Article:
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Swallowing exercises preserve function after radiation therapy

Sunday September 15, 2013
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Doing a set of prescribed swallowing exercises during radiation therapy for head and neck cancer made patients less likely to suffer side effects such as worsening of diet, need for a feeding tube or narrowing of the throat passage, according to a small five-year study.

The five-year study, led by Marilene Wang, MD, of the UCLA Jonsson Comprehensive Cancer Center and professor-in-residence in the department of head and neck surgery at UCLA’s medical school, was published Aug. 27 on the website of the journal Otolaryngology-Head and Neck Surgery.

“Our results demonstrate that compliance with swallow therapy during radiation or chemoradiation treatment is beneficial to patients’ retaining their ability to swallow after treatment is over,” Wang said in a news release. “The real benefit of this compliance is that patients benefit immediately after treatment, and for a prolonged time afterward. Attending our weekly program, fully committing to the exercises and being monitored by our staff appears to have a significantly measurable effect for these patients.”

Surgery and radiation have been the traditional treatments for head and neck cancer, but with improved and targeted chemotherapy many types of this disease are treated with chemoradiation therapy in the hope of preserving the tissue and structure. However, sparing the tissue does not always mean patients retain natural swallowing ability.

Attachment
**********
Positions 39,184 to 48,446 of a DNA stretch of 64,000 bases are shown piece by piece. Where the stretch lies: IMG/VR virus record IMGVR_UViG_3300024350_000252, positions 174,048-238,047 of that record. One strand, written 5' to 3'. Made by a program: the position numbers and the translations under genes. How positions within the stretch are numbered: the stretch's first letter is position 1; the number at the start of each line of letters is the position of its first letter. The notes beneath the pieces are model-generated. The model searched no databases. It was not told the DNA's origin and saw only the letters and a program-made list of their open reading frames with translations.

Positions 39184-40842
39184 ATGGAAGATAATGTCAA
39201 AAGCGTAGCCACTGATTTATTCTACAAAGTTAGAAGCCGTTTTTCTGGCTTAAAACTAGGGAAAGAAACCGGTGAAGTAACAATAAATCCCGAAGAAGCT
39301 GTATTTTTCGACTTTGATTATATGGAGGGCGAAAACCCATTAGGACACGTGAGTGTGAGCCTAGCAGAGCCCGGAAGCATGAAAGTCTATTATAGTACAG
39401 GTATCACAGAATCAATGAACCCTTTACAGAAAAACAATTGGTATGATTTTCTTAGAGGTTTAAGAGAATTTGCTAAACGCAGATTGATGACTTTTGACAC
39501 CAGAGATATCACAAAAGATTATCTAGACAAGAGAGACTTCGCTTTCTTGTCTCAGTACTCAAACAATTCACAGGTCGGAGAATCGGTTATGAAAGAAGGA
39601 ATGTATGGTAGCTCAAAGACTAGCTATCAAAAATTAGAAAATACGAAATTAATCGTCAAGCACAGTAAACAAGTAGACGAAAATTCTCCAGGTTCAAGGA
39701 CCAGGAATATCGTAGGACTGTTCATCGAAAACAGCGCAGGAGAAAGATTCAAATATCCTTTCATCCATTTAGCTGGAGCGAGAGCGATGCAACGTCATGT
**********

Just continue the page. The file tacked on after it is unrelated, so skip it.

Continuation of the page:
Most patients who receive chemoradiation therapy have significant side effects during treatment and for a long time after recovery. Dysphagia is one of the most common side effects of radiation or chemoradiation therapy and also a main predictor of decreased post-treatment quality of life.

The study was designed to evaluate a swallow preservation protocol, in which patients had swallow therapy before, during and after radiation treatment. The effectiveness of the protocol was measured by patients’ continued ability to swallow and how it affected their diets, whether they needed a feeding tube or whether they developed stenosis, compared with a group of patients who were not compliant with the protocol.

From 2007-12, 85 patients ages 22-91 participated in the swallow preservation protocol. The research team assessed participants’ swallowing ability two weeks before their treatments. This session included education about their cancers and expected side effects and an introduction to the swallowing exercise protocol. Exercises were designed to maintain the range of motion of mouth and neck muscles involved in swallowing and to counter the formation of excess tissue caused by the radiation.

Based on patient self-reporting at weekly visits, 57 participants were considered compliant with the protocol and 28 were noncompliant. Researchers also tracked whether each patient’s diet was regular (chewable), puree, liquid or G-tube dependent.

Their findings showed the swallow preservation exercises appeared to maintain patients’ ability to swallow. In the compliant group, 54.4% were tolerating a regular diet, compared with 21.4% in the noncompliant group. They also were less likely to be dependent on a G-tube (22.8% compared with 53.6%) and were more likely to maintain or improve their diets (54.4% compared with 25%) than the noncompliant patients.

The research was supported by the National Institutes of Health.
Study abstract: http://oto.sagepub.com/content/early/2013/08/27/0194599813502310.abstract


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